Figure 6
PIC positioning on the core promoter involves protein-mediated contacts. (A) In vivo footprinting of either unstimulated (lanes 3, 4) or H2O2 stimulated (for 2 h, lanes 5 and 6) J558L cells with increasing DNase I concentrations. Lane 7 shows footprints ...

To first determine which of the protein-bound TS1-flanking sequences were critical for transcriptional activation, we again took the EGFP-CD80 promoter construct described in Figure 3B and performed site-directed mutations that separately targeted the above footprint regions described by the nucleotide sequences +6 to +16, −21 to −14, and −41 to −31, respectively. While the mutation within the −21 to −14 sequence (Mut2) completely abolished the H2O2-inducible EGFP expression, no such inhibitory effect was obtained for the other mutations (Figure 6C). Further, the resistance of Mut2 to induction could not be overcome by cotransfection with the NF-κB p65-bearing plasmid described in Figure 3B (Figure 6C). Thus, at least the critical determinant of the core promoter activity of the CD80 gene resides within the sequence between −21 to −14 nt, relative to TS1. Consequently, PIC positioning could involve the protein(s) associated with this segment of DNA. That the region defined by Mut2 constituted the only cis-regulatory element in the TS1-proximal region was also confirmed by performing additional, and extensive, mutations within the segment extending from −36 to +13 nt. None of these additional mutations, however, had any significant effect on inducible EGFP expression in transfected cells (Supplementary Figure 5).

Although a bioinformatics analysis of the −21 to −14 DNA sequence did not reveal a consensus binding sequence for any of the known transcription factors, a probe representing the −30 to −10 nt sequence, however, displayed retarded mobility, in an EMSA assay, when incubated with the nuclear extract from unstimulated J558L cells (Supplementary Figure 5). Further, this interaction was abolished upon mutation of the nucleotides present in the sequence between −19 and −15 nt. In competitive inhibition experiments, we observed significant inhibition of the nuclear extract-induced retarded mobility of the native −30 to −10 probe, when incubated in the presence of an excess of a probe bearing the Sp1-binding sequence (Supplementary Figure 5). These findings could subsequently be confirmed by the supershift obtained upon incubating the complex between nuclear protein and the CD80 promoter-derived probe with anti-Sp1 antibody (Supplementary Figure 5). Thus, the functional determinant within the core promoter domain of TS1 is constitutively bound with Sp1. Importantly, no additional Sp1-binding site could be detected at least in the TS1-upstream region extending up to −120 nt (not shown).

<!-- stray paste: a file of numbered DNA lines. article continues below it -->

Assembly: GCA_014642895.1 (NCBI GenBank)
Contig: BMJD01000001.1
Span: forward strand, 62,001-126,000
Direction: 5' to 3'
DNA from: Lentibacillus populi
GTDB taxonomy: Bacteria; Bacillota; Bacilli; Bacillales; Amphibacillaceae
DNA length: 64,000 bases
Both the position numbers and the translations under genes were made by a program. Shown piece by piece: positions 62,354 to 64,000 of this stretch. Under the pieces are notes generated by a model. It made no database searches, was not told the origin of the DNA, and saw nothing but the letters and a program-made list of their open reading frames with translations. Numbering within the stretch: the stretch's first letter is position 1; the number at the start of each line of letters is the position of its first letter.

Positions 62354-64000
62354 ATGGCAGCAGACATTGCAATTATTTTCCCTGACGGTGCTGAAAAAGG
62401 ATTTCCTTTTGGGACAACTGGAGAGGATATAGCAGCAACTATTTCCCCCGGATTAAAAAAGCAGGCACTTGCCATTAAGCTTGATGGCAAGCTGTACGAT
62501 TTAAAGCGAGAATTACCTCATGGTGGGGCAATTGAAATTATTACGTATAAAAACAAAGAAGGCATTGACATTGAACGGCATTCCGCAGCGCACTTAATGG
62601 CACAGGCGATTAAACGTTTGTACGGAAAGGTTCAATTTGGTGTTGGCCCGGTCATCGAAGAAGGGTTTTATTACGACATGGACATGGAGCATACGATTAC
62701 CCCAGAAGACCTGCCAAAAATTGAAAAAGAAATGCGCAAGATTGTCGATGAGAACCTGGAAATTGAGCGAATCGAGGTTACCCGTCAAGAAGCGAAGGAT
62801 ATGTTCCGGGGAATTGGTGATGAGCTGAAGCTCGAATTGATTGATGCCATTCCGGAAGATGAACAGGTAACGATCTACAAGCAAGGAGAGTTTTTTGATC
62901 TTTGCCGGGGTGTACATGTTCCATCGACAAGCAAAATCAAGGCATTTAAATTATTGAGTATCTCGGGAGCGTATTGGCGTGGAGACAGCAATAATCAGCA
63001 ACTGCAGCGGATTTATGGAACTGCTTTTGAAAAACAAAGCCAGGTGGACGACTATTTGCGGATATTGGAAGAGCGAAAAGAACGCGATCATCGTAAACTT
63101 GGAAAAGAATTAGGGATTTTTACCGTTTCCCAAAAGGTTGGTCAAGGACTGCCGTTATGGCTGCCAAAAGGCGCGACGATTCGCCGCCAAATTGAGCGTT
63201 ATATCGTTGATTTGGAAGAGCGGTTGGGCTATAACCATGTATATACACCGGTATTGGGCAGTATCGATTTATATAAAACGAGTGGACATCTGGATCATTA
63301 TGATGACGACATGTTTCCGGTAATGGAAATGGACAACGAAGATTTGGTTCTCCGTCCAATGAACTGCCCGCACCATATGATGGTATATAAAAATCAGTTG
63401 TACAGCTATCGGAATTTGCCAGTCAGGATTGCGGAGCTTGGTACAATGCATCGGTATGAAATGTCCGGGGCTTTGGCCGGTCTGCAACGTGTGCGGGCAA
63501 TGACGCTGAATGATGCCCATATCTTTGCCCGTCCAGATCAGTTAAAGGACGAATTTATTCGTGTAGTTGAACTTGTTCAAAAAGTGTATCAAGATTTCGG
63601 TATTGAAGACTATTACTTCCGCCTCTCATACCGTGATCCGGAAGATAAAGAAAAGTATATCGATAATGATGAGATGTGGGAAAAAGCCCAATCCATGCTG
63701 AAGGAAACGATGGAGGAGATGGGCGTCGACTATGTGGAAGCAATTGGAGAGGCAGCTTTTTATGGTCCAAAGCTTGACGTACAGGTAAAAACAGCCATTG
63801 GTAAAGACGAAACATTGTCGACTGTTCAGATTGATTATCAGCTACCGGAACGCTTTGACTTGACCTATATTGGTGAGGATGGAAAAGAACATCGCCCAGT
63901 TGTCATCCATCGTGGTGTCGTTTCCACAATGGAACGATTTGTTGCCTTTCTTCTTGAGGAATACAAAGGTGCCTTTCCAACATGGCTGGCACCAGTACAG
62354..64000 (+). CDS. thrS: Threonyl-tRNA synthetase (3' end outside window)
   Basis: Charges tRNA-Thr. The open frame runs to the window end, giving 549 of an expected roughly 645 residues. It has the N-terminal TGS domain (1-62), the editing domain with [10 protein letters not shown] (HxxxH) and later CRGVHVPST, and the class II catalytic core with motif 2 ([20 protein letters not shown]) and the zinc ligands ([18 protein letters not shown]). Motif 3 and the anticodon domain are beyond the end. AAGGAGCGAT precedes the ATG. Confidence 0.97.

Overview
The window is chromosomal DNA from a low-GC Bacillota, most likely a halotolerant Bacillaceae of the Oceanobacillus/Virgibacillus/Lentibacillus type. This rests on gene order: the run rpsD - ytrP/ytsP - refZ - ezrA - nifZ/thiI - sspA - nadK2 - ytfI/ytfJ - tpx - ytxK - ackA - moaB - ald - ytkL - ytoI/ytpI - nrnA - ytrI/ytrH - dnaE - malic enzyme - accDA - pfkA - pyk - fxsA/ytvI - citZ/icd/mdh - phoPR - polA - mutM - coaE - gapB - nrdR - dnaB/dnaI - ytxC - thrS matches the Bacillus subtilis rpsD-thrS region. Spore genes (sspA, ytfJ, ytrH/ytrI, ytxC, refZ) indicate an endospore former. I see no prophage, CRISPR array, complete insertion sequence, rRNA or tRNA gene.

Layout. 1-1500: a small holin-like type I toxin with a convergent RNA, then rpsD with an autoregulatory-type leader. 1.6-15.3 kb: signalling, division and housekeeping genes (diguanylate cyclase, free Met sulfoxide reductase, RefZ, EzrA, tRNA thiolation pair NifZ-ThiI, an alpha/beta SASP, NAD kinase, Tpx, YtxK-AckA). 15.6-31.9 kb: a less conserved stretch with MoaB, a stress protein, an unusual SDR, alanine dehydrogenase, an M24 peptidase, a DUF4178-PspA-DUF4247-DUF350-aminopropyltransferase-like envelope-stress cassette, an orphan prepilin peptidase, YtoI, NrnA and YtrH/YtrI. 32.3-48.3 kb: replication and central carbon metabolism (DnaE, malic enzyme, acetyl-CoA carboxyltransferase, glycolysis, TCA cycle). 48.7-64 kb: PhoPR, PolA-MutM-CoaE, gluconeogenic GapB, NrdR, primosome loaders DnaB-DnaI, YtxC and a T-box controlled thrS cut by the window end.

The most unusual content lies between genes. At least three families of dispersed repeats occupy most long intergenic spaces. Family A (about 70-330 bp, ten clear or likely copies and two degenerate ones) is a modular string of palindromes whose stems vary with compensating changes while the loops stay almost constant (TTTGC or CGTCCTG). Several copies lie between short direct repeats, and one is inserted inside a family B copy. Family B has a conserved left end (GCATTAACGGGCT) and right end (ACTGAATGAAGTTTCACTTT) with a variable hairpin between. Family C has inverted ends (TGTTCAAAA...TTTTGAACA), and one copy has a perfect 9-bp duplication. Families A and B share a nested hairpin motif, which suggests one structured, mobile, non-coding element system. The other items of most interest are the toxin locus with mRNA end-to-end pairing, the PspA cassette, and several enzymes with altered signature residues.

To probe for an interaction between the Sp1-occupied domain and the nucleosome, we next performed mononucleosome ChIP assays using antibodies specific for Sp1. Stimulation of cells with H2O2 led to a marked increase in the interaction between Sp1 and the nucleosomal region, and this increase was inhibited in the presence of the NEMO peptide, (Figure 6D). These effects were independent of the fact that the overall level of Sp1 association with the CD80 promoter remained unaffected under these various conditions (Figure 6D). Nuclear preparations from stimulated cells were also digested with the combination of restriction enzymes shown in Figure 5C. This was followed by ChIP using antibodies against p65, Pol II, or Sp1, and an analysis of the precipitates for the presence of either the core promoter or the nucleosome-encapsulated DNA segments. As shown in Figure 6E, co-precipitation of both DNA segments was clearly detectable by 90 min poststimulation, which correlates well with the time point at which CD80 transcription is activated. A role for Sp1 in positioning PIC in the context of TS1 is, therefore, supported by the collective results from these experiments.

PIC positioning and entry into the elongation phase is facilitated through ‘bridging' between NF-κB and Sp1